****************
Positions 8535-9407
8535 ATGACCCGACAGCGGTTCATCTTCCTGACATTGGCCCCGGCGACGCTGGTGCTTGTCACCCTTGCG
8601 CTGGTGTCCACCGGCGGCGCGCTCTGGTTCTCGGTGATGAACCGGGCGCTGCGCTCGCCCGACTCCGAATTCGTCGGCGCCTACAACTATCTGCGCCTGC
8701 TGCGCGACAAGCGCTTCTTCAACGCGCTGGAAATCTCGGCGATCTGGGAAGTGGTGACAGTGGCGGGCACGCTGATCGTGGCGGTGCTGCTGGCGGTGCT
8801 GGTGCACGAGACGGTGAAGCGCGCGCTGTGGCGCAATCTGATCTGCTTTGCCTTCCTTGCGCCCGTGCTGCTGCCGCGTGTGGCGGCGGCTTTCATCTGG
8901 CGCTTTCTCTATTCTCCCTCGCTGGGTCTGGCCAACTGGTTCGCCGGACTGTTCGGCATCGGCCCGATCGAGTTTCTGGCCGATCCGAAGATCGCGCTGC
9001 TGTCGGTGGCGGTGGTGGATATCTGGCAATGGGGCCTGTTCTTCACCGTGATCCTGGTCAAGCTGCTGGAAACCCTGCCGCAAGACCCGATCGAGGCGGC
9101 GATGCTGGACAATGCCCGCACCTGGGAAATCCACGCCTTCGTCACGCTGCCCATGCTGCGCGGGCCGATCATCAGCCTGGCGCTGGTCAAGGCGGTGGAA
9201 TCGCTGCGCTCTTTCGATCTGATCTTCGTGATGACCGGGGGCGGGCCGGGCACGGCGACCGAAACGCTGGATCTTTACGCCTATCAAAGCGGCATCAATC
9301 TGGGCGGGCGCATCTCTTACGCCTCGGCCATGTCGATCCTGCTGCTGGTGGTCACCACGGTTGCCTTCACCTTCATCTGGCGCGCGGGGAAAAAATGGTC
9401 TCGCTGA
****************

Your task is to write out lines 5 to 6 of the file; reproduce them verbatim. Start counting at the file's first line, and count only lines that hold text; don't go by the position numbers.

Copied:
8801 GGTGCACGAGACGGTGAAGCGCGCGCTGTGGCGCAATCTGATCTGCTTTGCCTTCCTTGCGCCCGTGCTGCTGCCGCGTGTGGCGGCGGCTTTCATCTGG
8901 CGCTTTCTCTATTCTCCCTCGCTGGGTCTGGCCAACTGGTTCGCCGGACTGTTCGGCATCGGCCCGATCGAGTTTCTGGCCGATCCGAAGATCGCGCTGC